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Privacy Tip #281 – Preparing for Cyber Warfare: A Survival List

The United States government, states, municipalities, and private companies all have been trying to defend themselves from cyber warfare from foreign adversarial governments, including Russia, China, and North Korea, for years—actually, for decades. Even when I started practicing full time in this area of law in the early 2000s, we were talking about not traveling to those countries with work laptops for fear that data on the laptop would be stolen or misappropriated.

Every time a foreign adversarial government attacks a U.S. government agency or business with a cyberattack, it should be viewed like what it is: a bomb. Although it does not blow up bricks and mortar, it blows up the ability for the target to do business and forces it to rebuild its network and system in order to function. Every time a ransomware or malware code, or other bug, virus, or malicious tool is downloaded into a system, it should be viewed as what it is as well: an act of war by an adversary.

Last week, President Biden called out Russia for its part in wreaking havoc on tens of thousands of businesses when it launched the SolarWinds attack, and put sanctions in place. This will not be the last word in cyber warfare.

Russia and other foreign adversaries have sophisticated capabilities in cyber warfare. We don’t want to talk about it, but cyber warfare could cripple the economy, critical infrastructure, monetary transactions, health care, food supply, access to accurate information, communication, and our livelihoods. Everything is connected to the internet. Everything. And everything is vulnerable to cyber warfare.

Take time to determine what you would need in the face of cyber warfare. I liken it to what you would need if a very powerful hurricane came through, taking out the power, the water, the banking system, the grid, the ability to use a credit card (because there is no power), to get food and sustenance, gas or electricity for your car, or to get medical supplies or treatment. Some thoughts about what to stock up on include cash, a generator or other power supply, potable water, non-perishable food, medical supplies, an alternate form of communication and supply of energy, an escape route, and an escape plan. Whether it is cyber warfare, a hurricane, or worse, preparing for an emergency will help you weather it, and hopefully, the preparation will never be needed.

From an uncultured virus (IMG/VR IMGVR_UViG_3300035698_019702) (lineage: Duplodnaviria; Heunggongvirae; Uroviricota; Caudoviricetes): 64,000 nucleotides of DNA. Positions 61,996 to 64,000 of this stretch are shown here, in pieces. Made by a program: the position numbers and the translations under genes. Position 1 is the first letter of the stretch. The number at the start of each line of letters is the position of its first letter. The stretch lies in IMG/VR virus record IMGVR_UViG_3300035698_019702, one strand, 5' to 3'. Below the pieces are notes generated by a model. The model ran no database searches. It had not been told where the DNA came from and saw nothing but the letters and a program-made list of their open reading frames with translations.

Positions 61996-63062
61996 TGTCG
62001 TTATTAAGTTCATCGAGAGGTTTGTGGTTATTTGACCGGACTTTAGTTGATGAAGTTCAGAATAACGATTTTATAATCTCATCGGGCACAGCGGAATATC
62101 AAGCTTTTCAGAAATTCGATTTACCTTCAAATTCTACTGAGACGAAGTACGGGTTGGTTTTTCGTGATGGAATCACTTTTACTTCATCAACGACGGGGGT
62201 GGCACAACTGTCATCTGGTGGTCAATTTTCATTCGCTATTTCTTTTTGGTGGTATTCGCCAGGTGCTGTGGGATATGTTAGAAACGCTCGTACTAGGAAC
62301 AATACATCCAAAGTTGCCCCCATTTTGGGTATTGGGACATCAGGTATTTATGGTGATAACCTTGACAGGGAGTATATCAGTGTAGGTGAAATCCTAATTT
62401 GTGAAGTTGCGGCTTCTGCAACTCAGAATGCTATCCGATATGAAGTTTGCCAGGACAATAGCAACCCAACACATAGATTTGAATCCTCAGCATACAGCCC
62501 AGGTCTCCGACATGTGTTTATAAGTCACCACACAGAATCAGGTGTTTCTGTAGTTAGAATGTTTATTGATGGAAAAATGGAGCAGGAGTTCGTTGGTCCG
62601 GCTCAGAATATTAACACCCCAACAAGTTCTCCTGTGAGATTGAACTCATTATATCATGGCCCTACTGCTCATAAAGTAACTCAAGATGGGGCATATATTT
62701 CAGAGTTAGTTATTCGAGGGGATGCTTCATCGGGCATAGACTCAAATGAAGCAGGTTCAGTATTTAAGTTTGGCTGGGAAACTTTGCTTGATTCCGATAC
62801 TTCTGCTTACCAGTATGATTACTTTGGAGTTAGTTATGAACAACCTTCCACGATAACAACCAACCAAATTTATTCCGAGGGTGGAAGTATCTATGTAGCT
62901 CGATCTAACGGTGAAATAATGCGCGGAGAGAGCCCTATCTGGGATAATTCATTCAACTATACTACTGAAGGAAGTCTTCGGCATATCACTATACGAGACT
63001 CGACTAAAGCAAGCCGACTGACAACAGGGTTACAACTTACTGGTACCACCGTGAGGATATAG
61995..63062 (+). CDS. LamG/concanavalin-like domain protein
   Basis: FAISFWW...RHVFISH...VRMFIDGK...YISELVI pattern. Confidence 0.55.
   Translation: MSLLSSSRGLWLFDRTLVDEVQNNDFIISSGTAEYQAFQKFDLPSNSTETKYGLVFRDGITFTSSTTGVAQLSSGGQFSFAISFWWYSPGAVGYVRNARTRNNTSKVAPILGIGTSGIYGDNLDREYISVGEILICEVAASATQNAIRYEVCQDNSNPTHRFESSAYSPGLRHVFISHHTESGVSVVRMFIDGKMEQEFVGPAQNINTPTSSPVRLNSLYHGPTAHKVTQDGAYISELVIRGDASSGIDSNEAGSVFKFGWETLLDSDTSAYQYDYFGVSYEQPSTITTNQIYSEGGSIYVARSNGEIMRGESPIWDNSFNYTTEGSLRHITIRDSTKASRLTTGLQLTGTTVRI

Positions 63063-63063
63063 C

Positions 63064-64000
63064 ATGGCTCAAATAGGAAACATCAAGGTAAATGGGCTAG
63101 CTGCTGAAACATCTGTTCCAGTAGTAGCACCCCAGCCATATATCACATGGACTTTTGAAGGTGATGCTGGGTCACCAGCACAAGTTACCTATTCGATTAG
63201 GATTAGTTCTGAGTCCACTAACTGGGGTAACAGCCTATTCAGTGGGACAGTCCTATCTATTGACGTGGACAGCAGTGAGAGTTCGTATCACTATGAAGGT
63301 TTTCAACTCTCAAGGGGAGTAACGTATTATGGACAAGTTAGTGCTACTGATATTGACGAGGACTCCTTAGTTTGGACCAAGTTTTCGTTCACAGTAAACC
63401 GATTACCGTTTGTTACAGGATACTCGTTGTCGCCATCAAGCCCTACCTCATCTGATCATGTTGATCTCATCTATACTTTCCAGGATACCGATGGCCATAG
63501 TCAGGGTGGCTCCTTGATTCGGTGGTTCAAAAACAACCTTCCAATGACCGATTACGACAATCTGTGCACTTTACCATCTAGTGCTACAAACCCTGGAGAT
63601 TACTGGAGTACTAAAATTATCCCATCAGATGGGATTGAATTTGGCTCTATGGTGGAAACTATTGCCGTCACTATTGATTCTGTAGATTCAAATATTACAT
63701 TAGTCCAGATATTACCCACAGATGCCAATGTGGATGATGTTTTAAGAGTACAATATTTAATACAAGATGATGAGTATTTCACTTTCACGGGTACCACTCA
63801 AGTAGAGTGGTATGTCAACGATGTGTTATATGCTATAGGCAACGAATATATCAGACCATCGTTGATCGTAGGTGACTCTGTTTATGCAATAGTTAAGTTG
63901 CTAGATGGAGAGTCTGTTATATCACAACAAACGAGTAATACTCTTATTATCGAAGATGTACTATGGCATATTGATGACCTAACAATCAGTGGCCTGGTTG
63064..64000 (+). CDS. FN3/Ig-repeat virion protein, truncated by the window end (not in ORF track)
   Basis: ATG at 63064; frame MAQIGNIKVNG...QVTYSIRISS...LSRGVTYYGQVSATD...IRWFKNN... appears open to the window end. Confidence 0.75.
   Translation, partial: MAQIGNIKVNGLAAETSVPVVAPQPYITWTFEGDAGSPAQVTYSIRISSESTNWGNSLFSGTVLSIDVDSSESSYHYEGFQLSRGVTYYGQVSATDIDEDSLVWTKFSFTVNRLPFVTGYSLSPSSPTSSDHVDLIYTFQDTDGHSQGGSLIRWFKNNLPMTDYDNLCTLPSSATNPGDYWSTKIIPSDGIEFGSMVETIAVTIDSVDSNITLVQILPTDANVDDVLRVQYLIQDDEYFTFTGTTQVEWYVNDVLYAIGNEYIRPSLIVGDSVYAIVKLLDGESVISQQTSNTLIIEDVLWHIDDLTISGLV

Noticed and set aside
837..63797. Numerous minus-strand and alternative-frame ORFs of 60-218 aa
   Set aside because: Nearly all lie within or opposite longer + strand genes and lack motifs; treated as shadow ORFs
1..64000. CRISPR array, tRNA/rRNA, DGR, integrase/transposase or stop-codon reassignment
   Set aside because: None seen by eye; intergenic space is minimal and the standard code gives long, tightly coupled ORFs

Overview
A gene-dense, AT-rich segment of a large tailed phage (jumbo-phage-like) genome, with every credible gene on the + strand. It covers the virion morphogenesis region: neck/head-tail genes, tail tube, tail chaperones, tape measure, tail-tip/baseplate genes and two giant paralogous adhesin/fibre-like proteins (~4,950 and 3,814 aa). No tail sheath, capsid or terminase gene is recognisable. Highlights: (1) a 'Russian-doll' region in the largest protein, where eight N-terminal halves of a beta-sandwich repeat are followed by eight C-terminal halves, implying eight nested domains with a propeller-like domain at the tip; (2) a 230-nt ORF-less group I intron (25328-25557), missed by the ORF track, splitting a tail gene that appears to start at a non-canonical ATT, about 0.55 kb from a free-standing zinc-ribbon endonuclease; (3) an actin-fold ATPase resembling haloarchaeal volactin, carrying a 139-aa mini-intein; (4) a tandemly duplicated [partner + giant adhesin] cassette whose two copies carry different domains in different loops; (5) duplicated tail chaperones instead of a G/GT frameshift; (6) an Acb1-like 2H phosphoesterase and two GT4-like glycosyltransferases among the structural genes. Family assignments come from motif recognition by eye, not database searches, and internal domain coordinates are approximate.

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Copyright © 2021 Robinson & Cole LLP. All rights reserved.National Law Review, Volume XI, Number 112
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About this Author

Linn F. Freedman, Robinson Cole Law Firm, Cybersecurity and Litigation Law Attorney, Providence
Partner

Linn Freedman practices in data privacy and security law, cybersecurity, and complex litigation. She provides guidance on data privacy and cybersecurity compliance to a full range of public and private clients across all industries, such as construction, education, health care, insurance, manufacturing, real estate, utilities and critical infrastructure, marine, and charitable organizations. Linn is a member of the firm's Business Litigation Group and chairs its Data Privacy + Cybersecurity Team. She is also a member of the Financial Services Cyber-Compliance Team (CyFi ...

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